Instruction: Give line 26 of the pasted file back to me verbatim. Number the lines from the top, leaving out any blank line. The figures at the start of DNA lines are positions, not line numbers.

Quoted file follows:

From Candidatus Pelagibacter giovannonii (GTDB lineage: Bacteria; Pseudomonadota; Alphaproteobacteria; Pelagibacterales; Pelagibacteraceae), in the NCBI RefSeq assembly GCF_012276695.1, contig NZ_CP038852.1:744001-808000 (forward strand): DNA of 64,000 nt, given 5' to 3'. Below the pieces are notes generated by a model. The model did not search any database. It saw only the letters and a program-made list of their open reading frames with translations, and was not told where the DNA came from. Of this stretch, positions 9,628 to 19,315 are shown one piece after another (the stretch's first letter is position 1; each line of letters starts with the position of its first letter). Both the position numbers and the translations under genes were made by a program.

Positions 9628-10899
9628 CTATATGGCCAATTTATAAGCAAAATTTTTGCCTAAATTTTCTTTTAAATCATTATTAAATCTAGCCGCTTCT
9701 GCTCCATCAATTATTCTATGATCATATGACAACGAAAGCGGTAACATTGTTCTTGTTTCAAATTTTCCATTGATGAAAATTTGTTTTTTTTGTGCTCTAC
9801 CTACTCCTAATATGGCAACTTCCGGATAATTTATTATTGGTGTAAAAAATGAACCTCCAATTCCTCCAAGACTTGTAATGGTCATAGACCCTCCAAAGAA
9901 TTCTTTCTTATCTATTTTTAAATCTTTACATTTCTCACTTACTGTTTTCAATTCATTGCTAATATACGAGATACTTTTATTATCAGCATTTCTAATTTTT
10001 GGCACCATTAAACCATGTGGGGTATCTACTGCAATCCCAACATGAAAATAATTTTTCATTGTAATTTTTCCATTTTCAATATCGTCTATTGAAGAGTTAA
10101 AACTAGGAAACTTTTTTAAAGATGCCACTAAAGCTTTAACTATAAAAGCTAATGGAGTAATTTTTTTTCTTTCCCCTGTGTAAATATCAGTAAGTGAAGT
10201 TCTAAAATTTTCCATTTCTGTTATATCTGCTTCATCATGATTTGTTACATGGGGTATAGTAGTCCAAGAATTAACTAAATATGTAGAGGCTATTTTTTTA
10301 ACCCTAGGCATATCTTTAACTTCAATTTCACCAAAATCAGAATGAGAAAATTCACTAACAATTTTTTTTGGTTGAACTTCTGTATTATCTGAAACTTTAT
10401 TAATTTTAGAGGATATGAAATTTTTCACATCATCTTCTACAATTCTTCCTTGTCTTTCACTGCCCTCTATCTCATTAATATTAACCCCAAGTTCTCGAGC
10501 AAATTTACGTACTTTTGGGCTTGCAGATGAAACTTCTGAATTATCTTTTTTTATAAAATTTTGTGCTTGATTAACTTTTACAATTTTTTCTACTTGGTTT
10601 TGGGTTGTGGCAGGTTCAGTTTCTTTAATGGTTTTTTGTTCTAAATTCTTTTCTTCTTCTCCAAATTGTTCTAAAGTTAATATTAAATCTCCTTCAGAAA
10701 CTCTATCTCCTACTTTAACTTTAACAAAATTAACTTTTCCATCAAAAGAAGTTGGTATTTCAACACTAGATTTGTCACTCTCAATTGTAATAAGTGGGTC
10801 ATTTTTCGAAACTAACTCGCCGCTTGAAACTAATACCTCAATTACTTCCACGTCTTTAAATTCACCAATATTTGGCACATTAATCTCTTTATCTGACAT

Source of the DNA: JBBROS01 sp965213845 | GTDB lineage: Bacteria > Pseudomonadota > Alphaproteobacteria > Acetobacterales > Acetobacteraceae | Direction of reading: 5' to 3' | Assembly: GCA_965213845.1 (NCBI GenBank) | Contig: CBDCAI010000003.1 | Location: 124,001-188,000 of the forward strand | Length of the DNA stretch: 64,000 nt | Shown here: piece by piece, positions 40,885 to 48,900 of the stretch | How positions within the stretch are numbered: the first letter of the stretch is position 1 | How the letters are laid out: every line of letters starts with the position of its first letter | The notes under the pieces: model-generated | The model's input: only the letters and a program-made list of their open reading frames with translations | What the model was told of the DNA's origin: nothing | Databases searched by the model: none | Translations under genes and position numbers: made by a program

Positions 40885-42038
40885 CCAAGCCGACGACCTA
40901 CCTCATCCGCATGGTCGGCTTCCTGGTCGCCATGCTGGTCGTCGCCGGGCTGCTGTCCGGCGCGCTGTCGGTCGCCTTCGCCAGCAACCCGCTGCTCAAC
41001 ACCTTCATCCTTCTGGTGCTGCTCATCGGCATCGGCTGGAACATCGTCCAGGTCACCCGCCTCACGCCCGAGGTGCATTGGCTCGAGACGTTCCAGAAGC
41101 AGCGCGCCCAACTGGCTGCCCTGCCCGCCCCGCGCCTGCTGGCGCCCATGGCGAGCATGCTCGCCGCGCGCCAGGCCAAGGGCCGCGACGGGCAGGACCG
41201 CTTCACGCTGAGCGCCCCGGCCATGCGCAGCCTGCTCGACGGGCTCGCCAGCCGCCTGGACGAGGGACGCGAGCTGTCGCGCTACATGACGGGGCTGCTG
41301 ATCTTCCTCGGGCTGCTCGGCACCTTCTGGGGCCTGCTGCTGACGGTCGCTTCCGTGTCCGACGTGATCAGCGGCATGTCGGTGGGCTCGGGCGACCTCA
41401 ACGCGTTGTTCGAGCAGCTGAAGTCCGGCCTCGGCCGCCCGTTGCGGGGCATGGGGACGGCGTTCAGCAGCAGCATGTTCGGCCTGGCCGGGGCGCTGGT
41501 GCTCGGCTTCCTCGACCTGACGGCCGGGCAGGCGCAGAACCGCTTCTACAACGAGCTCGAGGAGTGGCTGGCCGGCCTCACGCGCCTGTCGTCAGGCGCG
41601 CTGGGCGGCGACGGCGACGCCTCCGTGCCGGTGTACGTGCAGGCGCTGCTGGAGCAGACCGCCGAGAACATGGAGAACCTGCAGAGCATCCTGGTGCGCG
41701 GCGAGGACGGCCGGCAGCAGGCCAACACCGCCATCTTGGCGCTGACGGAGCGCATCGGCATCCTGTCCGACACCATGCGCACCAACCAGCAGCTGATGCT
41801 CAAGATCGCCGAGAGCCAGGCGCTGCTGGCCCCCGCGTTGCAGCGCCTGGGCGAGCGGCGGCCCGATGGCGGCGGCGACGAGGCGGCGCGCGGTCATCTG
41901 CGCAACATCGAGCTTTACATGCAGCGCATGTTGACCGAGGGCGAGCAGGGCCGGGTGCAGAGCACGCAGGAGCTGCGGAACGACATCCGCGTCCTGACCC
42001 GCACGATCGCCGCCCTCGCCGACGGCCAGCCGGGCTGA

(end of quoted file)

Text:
41601 CTGGGCGGCGACGGCGACGCCTCCGTGCCGGTGTACGTGCAGGCGCTGCTGGAGCAGACCGCCGAGAACATGGAGAACCTGCAGAGCATCCTGGTGCGCG